Dominance, personal pleasure, exploitation… Expecting any kind of institutional behavior or individual behavior to “change” is in my mind just foolish. But hope springs eternal…

          1. craazyboy

            What do they “study?”

            I think “Alternative Sex” is a major nowadays, tho I’m not sure if that helps or not.

          2. dk

            Men rape men, too. And it’s not rare at all. “Real men” don’t like to talk about it.

            “Only in prison”, yeah right.

            It’s also one of the drivers of homophobia.

            1. JTMcPhee

              My point, exactly. We all have the equipment and potential. People will stick whatever that sticks out into whatever is “invaginated” (describes quite a number of non-vulva body parts…) Almost nobody gets to claim pure victimhood status, sometimes not even the “victims” who themselves prey on other weaker humans. Original sin was a pretty good insight (now turned into a general excuse, to be relieved by “indulgences” of various sorts…)

              1. UserFriendly

                The biggest driver of rape is the shitty culture that tells boys that they are sad pathetic nothings if they aren’t getting laid all the time while simultaniously oversexualizing girls and telling them they are whores if they ever have sex. I think there are quite a few boys who rape out of insecurity and quite a few girls who are shamed into not having as much sex as they want further driving male insecurity.

        2. fosforos

          Any college would be better off without drunks. and with civilized drinking at meals, and without ageist “no-drinking” rules.

      2. Synoia

        Your problem with alchol is prohibition.

        Eurpoeans do not have the same problem because there is no “Underage drinking” crime.

        Prohibiting something makes it more desirable, not less.

        In europe, drinking beer and wne as children is accepted, indeed it was historically safer than drinking water. WhEm reaching late teens there was little incentive to binge, and none after the first hangover.

        I would also point out that the objectification of women is driven by the entertainment and fashion industries, who do much to both objectify women and encorage violence in the name of free speech, and the new and coming master of the world, profit.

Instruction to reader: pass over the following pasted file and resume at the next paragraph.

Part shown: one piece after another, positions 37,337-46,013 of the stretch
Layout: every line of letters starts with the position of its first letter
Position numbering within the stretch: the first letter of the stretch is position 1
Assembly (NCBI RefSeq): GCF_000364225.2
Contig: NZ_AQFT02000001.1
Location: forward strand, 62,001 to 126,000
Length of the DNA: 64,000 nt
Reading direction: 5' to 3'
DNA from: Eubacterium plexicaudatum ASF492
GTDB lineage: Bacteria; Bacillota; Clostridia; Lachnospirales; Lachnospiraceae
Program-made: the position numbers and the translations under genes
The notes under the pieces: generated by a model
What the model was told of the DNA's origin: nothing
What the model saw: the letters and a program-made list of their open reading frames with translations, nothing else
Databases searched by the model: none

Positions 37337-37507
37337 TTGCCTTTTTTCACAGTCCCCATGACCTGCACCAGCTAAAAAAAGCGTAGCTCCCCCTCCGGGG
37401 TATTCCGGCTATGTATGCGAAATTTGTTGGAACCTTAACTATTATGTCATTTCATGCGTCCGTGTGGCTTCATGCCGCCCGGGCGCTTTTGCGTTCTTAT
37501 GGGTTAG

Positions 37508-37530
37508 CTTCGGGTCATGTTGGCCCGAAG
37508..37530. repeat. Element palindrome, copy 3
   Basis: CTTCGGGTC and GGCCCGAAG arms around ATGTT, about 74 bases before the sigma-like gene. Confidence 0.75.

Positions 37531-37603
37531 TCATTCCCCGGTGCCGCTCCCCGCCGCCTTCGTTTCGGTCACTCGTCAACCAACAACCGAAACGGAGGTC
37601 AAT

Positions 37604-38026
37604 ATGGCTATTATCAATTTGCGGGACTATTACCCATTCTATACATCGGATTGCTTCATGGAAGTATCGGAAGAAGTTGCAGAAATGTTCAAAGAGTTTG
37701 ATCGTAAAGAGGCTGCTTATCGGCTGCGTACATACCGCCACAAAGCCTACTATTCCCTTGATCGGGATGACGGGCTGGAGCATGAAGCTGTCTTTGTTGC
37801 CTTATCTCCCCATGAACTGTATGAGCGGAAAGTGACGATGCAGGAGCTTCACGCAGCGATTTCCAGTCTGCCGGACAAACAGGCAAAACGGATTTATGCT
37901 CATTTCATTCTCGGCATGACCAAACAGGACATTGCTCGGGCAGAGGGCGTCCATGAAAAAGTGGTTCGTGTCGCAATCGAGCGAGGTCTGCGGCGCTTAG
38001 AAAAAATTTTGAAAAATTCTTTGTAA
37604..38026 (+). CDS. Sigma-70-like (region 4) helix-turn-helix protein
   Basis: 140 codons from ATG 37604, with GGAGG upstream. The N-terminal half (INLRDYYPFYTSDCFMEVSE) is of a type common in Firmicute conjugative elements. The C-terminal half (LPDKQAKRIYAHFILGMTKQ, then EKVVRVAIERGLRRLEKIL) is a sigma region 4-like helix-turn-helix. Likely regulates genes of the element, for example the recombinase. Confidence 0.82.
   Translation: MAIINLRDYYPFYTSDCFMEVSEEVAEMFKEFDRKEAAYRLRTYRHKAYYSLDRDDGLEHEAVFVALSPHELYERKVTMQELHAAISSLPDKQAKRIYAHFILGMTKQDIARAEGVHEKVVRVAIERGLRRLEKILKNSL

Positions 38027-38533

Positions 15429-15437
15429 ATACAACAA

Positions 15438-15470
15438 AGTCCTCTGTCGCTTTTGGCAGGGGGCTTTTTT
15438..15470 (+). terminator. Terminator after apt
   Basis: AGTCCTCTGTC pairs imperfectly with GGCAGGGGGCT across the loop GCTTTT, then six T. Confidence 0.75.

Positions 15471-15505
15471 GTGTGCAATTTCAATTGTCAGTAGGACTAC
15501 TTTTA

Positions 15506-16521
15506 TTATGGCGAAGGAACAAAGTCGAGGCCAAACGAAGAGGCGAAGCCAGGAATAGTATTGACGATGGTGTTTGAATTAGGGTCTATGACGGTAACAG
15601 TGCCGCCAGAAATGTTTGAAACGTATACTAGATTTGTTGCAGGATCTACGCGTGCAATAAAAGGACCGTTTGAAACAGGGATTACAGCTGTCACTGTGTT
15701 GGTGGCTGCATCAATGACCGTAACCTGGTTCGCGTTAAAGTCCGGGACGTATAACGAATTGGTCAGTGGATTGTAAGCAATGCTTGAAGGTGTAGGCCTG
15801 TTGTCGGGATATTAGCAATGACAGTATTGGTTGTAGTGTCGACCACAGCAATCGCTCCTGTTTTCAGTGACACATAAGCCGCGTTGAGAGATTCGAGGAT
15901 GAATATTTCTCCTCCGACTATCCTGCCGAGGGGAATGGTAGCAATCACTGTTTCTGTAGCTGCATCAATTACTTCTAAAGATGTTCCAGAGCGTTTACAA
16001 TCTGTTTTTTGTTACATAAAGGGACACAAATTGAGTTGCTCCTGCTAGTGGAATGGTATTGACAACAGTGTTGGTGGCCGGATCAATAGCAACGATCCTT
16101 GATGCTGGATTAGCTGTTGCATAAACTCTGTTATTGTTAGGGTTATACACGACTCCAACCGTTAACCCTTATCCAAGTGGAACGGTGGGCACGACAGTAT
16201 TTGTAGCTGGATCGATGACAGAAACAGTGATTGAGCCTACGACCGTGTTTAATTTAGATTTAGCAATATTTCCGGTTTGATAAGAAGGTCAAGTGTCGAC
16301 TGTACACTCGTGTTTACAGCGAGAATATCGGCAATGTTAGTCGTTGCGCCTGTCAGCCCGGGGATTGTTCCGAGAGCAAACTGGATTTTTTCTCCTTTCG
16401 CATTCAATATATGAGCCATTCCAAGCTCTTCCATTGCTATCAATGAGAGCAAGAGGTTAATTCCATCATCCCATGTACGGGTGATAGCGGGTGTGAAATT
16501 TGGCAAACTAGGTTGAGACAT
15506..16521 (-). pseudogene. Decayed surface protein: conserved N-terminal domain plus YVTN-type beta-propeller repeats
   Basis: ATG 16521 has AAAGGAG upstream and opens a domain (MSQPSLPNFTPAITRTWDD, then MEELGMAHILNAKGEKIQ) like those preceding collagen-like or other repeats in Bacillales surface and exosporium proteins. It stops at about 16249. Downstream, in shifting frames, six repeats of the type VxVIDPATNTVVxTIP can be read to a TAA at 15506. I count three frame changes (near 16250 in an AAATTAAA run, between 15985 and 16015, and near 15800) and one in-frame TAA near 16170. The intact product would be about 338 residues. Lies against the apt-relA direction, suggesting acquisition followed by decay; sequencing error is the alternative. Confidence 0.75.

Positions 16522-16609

I`m waiting with interest for ISDS to hit muslim mores whem the film industry sues a muslim country for banning raunchy films.

        Some commemt about motes and beams is appropriate here in a mainly US mores blog.

        There are none so blind as those who will not see.

        Personaly, I`d execute rapists. If it were my daughter, I do believe I would have much trouble in controling my anger.

        1. JTMcPhee

          One wonders if the people of Muslim nations assaulted by ISDS proceedings might not force the good old “trial by combat,” or teach the slimy sh!ts in suits a thing or two about limitations of impunity, and mutuality, and vulnerability, and very rough justice…

          It is interesting that a principle of Sharia banking and finance is the assumption of mutual risk: FOX in 2008 put out a wonderfully ironic spin-comment on the subject: “U.S. Interest in Shariah Finance Opens Dangerous Doors, Critics Say,”

          Shariah-compliant banking, sometimes called Islamic banking, is growing in popularity in the Western and Islamic worlds. But critics say American interest in the system at a time of economic crisis is opening the door to increased Islamic influence in the American banking system. Worse yet, some fear the banks may be helping to finance international terrorism. [UBS? Goldman? BofA? Panama Papers?]

          In Shariah-compliant banking, lenders may not charge interest and investors cannot make money from forbidden industries like gambling, alcohol, pork and pornography. Selling debt, devising derivatives and short selling are also prohibited, and investments must be closely tied to actual assets. [THE HORROR!]

          In the U.S., the Dow Jones Islamic Index tracks Shariah-compliant companies and funds, and funds have sprung up like the Amana Mutual Funds Trust and the Azzad Asset Management.

          American investment funds, like those offered by TD Ameritrade and Charles Schwab, can invest in Shariah-compliant companies, and those companies can offer investments in American companies. Top holdings in the Azzad Ethical Midcap Fund, for example, include Western Digital Corp., Southwest Electric Co. and Apple Computer, Inc. [ALL EVIL MUSLIM SHARIA-SPITTING MONSTERS! well, if you look close, monsters at least…]

          But allowing Shariah-compliant finance in the U.S. is green-lighting a seditious system that supports jihad, said Frank Gaffney, founder and president of the Center for Security Policy in Washington, D.C.

          “If you understand what Shariah is, you understand that it is a pretty awful system. Not something that you’d want insinuated in your society and becoming a major feature of your economic system,” Gaffney said.

          “Shariah (Islamic law as dictated by the Koran) governs all aspects of life, from the personal practice of the faith to how you relate to your family to how you relate to your business partners, to your community … all the way up to how the world is run, and it is all one seamless program. You can’t say ‘I’ll take the personal pietistic practice … and skip the beheading and the flogging and the stoning and the global theocracy,'” he said.